• 31-May-2016

    English

    The Governance of Inclusive Growth

    Public governance can make a broad-based contribution to sound, sustainable and inclusive growth. Aligning public governance tools and processes with the broader objectives of policy making for inclusive growth can help governments deal with the complexities that go hand-in-hand with reconciling growth and inclusiveness. These complexities include setting out a vision, ensuring that policies complement each other and that different parts of government work together towards common goals, and engaging stakeholders to improve effectiveness, delivery and inclusion. After describing the OECD approach to inclusive growth, the report discusses which public governance principles, tools and arrangements can be used, and when, to enable a whole-of-government shift towards inclusive growth.
  • 25-May-2016

    English

    Netherlands 2016 - Foundations for the Future

    How can the Netherlands move its school system 'from good to great'? This report draws on international experience to look at ways in which the strong Dutch school system might go further still on the path to excellence. Clearly the Dutch school system is one of the best in the OECD, as measured by PISA and PIAAC and is also equitable, with a very low proportion of poor performers. The report therefore proposes an incremental approach to reform, building on strengths while responding to some emerging challenges. The Netherlands should strengthen the quality of early childhood education and care, revisit policies related to early tracking with more objective testing and track decisions, and enhance the permeability of the system. It should develop the professionalism of teachers and school leaders through enhanced collective learning and working, while at the same time strengthening accountability and capacity in school boards. This report will be valuable not only for the Netherlands, but also to the many other education systems looking to raise their performance who are interested in the example of the Netherlands.
  • 24-May-2016

    English

    Energy Policies of IEA Countries: Portugal 2016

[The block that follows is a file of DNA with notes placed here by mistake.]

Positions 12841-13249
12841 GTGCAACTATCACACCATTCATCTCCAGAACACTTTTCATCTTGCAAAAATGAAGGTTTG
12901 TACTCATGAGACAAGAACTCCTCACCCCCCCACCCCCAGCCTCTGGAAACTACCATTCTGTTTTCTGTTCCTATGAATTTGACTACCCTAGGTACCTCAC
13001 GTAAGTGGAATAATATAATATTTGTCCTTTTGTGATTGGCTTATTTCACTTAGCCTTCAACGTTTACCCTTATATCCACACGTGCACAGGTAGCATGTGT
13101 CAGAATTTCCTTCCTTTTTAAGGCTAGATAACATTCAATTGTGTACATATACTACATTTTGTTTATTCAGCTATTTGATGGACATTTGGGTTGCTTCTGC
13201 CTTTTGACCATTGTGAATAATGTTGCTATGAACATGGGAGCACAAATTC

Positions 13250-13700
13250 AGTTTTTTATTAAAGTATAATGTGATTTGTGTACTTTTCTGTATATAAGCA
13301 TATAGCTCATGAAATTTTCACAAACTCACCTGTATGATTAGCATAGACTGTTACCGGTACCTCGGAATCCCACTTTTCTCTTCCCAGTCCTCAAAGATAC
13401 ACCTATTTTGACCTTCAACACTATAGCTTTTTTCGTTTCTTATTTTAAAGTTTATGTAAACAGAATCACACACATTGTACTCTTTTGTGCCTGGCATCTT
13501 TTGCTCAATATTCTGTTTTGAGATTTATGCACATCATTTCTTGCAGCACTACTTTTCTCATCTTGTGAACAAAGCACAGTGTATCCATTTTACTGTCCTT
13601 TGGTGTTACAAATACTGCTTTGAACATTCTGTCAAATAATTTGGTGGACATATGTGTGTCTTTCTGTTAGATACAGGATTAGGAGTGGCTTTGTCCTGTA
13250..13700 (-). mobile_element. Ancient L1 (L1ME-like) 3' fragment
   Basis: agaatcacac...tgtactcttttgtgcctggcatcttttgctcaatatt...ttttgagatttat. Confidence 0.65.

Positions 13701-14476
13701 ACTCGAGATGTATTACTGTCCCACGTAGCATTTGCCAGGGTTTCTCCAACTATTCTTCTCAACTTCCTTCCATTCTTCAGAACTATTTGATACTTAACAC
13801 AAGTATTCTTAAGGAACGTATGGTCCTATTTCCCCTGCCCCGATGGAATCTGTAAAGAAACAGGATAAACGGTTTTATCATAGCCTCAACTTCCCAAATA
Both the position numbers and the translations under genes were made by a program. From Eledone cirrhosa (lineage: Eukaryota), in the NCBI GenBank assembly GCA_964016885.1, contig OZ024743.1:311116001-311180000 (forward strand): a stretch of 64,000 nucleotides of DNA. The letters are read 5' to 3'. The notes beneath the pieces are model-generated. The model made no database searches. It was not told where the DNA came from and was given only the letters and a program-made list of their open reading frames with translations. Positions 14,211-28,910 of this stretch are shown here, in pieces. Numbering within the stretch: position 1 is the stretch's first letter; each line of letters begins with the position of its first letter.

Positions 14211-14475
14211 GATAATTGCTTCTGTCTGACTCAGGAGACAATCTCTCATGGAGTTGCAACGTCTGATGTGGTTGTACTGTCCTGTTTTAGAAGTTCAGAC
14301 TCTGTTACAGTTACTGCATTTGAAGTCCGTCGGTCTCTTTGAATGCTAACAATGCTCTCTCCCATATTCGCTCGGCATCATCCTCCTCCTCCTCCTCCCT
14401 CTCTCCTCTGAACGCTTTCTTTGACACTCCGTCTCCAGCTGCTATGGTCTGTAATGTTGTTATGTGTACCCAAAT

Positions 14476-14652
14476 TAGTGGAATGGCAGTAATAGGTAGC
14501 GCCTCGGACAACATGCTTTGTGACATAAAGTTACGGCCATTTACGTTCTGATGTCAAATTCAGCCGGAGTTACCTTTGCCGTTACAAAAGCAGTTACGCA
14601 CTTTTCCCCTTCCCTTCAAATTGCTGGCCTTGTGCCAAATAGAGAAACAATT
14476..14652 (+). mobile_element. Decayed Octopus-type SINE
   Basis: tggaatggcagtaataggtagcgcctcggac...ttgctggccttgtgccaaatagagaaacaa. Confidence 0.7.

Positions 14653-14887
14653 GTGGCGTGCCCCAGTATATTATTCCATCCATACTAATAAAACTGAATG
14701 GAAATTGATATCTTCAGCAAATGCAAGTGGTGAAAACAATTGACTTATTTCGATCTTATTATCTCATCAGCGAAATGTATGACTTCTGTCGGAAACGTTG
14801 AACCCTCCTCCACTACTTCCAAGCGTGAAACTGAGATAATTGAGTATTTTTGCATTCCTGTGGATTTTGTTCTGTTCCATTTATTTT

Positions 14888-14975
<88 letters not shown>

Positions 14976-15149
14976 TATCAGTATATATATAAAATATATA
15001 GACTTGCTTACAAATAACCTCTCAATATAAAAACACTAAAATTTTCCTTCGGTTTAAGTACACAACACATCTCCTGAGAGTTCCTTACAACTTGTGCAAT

Despite the difficult economic climate, Portugal has continued to develop and reform its energy policies since the previous International Energy Agency (IEA) in-depth review in 2009. These changes have resulted in greater economic activity in the energy sector, increased renewable energy deployment, further market liberalisation and greater emphasis on energy efficiency in policy making.A new strategy emphasising renewable energy and energy efficiency has focused efforts on meeting national and European energy policy objectives, as Portugal seeks also to lower investment costs and greater national competitiveness. The new strategy includes proposals to reinforce interconnections with transnational European electricity and natural gas networks, and measures to promote economic and environmental sustainability. The strategy should accommodate regular independent reviews and monitoring tools to examine implementation of energy policy to ensure that it remains relevant and cost-effective.Following the economic crisis, Portugal was left with a substantial tariff deficit as retail electricity tariffs were set below costs, including subsidies to renewables. Portugal’s plan to address the tariff deficit was the outcome of a negotiation process with industry stakeholders. Eliminating the tariff debt by 2020 is a significant challenge. The government must ensure swift implementation of all reform proposals and continue its efforts to identify further potential cost-saving measures in the energy sector.This review analyses the energy policy challenges facing Portugal and provides recommendations for further policy improvements. It is intended to help guide the country towards a more secure and sustainable energy future.